Iran needs defensive weapons to protect nation: Rouhani
President Hassan Rouhani has rejected US criticism of Iran’s national missile program, vowing that the Islamic Republic will not hesitate to strengthen its defense capabilities against the backdrop of regional and global threats.
At a Tuesday meeting with US media representatives in New York, Rouhani said, “Our people cannot stand by idly in the face of regional threats. Iran’s missiles serve defense purposes.”
Rouhani further said no one can argue that “Iran should not defend itself or manufacture the weapons it needs while regional countries are in possession of state-of-the-art weapons.”
The Iranian nation continues to produce “missiles and defensive weapons,” said the Iranian chief executive, stressing that “the government’s biggest responsibility is to defend people and national security.”
He further said Iran’s national defense program was being subjected to intensive debates amid a deafening silence over the weapons being used on a daily basis against innocent civilians in Yemen.
The Iranian president also touched on Iran’s nuclear deal, known as the Joint Comprehensive Plan of Action (JCPOA), and noted that the agreement has led to “better interactions between Iran, regional states, the European Union and other countries.”
Rouhani pointed to the accusations by US President Donald Trump’s administration that Iran does not abide by the JCPOA and said, “Under this agreement, the only observatory body is the International Atomic Energy Agency (IAEA), whose inspectors provide reports on a quarterly basis, and no other authority is entitled to talk about Iran’s compliance or noncompliance.”
“All the seven reports of the IAEA have confirmed that Iran has been fully compliant with its obligations,” he emphasized.
“If the US administration breaches its commitments, it will be responsible for all the damage,” Rouhani warned.
In his speech before the 72nd session of the UN General Assembly on Tuesday, Trump called the internationally-negotiated nuclear agreement with Iran an “embarrassment” to the United States.
Iran and the five permanent members of the United Nations Security Council – the United States, France, Britain, Russia and China – plus Germany signed the nuclear agreement on July 14, 2015 and started implementing it on January 16, 2016.
Under the JCPOA, Iran undertook to put limitations on its nuclear program in exchange for the removal of nuclear-related sanctions imposed against Tehran.
The White House faces an imminent decision on whether to certify Iran’s compliance with the terms of the nuclear accord.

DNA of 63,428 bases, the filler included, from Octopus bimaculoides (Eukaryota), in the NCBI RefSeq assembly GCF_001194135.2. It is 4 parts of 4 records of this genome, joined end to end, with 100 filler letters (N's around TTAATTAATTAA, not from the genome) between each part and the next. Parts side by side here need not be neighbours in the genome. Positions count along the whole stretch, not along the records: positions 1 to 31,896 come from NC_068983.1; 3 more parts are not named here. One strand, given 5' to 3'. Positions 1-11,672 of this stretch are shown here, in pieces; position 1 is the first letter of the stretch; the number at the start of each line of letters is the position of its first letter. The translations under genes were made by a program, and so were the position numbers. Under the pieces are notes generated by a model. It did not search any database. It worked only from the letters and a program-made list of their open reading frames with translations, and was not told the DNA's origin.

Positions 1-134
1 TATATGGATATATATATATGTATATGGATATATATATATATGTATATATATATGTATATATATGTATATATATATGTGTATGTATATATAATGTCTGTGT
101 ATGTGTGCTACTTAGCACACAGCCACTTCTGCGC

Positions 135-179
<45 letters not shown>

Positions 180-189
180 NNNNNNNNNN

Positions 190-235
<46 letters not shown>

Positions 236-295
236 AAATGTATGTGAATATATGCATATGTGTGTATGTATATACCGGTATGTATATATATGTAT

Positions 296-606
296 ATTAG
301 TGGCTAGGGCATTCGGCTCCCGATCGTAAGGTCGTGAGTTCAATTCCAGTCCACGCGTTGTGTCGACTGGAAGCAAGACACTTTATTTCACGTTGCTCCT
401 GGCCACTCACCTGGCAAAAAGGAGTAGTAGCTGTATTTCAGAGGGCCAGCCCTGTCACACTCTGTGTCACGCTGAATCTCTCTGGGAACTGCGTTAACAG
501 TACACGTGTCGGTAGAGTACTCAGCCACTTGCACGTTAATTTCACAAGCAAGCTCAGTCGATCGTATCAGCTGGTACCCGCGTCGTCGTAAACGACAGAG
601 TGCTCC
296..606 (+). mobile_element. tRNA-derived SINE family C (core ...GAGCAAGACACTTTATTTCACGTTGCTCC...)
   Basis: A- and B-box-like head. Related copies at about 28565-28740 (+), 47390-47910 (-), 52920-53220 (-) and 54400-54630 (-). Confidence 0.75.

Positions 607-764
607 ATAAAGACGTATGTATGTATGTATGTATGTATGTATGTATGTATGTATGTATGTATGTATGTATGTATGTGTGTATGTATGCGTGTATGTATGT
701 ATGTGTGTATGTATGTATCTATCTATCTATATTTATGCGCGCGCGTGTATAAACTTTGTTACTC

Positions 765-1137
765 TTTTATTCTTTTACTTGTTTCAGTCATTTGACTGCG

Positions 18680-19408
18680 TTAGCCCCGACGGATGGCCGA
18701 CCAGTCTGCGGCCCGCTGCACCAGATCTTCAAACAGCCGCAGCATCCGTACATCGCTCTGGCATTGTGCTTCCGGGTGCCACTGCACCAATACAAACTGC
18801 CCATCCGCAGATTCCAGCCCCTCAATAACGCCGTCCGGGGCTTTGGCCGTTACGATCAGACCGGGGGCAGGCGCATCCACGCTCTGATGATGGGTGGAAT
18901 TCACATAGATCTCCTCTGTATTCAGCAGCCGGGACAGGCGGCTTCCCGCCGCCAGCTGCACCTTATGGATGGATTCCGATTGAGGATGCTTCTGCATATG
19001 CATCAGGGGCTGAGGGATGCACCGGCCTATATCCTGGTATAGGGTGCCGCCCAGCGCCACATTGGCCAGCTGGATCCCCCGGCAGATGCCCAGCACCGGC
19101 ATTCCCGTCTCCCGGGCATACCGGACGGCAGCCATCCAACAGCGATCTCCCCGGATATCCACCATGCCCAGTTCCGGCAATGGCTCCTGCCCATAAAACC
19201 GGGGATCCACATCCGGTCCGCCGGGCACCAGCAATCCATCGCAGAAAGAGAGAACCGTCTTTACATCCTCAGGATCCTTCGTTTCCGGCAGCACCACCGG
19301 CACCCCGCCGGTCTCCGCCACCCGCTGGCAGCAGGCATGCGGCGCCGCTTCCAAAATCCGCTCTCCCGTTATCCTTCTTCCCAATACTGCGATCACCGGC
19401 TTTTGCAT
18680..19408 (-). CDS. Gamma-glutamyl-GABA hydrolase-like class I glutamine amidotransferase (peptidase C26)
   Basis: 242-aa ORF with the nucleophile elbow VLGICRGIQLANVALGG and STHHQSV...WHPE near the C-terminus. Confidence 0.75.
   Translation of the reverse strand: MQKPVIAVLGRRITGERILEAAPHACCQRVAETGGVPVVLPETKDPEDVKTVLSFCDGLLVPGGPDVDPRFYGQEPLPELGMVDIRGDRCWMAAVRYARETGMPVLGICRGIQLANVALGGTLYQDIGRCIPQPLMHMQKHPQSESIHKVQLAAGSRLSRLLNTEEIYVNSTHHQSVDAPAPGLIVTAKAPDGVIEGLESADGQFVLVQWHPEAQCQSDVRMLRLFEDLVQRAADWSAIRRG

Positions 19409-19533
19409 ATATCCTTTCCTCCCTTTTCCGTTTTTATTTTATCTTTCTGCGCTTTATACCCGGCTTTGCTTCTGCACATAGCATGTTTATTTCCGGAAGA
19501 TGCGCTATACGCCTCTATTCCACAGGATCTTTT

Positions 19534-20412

Rouhani meets more world leaders at UN
On the sidelines of the General Assembly session, Rouhani held separate meetings with world leaders to exchange views on issues of bilateral and global importance.
In one of the meetings, Rouhani sat down with new Pakistani Prime Minister Shahid Khaqan Abbasi to explore ways of promoting neighborly relations in all areas, especially in the energy sector.
“We are ready to provide energy for Pakistan and we welcome Pakistani investors in this area,” the Iranian president said.
Rouhani also raised concerns about terror attacks by Pakistani-based terror groups against Iranian soil, calling on Islamabad to identify those terrorists and prevent their anti-Iran moves.
Abbasi, for his part, called for promotion of bilateral ties in all areas. He also pledged to follow up on Iran’s border security concerns, noting that the Pakistani army has already been deployed at the border to ensure security there.
Iran-Norway banking ties
In a separate meeting with Norwegian Prime Minister Erna Solberg, Rouhani said there are ample opportunities for the promotion of Iran-Norway economic ties in the post-JCPOA era.
“Expansion of Tehran-Oslo banking ties will lay a solid foundation for accelerating the two countries’ economic relations,” he said.
Solberg, for her part, underlined the country’s commitment to Iran’s nuclear agreement, saying Iran and Norway can cooperate in many areas, as reports confirm that Iran has been abiding by its commitments under the JCPOA.
She pointed to her country’s resolve to make investment in Iran and noted that Oslo is trying to remove the obstacles to closer banking ties to that effect.
Belgium invites Rouhani
At another meeting with Belgian Prime Minister Charles Michel, Rouhani welcomed Belgian companies to invest in the Iranian market and underlined the need to provide more facilities for tourists from both countries.
Michel, fort his part, lauded the JCPOA as a great opportunity for the promotion of Iran-Belgium cooperation.
He also invited Rouhani to visit Belgium and described the visit as a “good sign” for the enhancement of Iran’s relations with the 27 EU member states.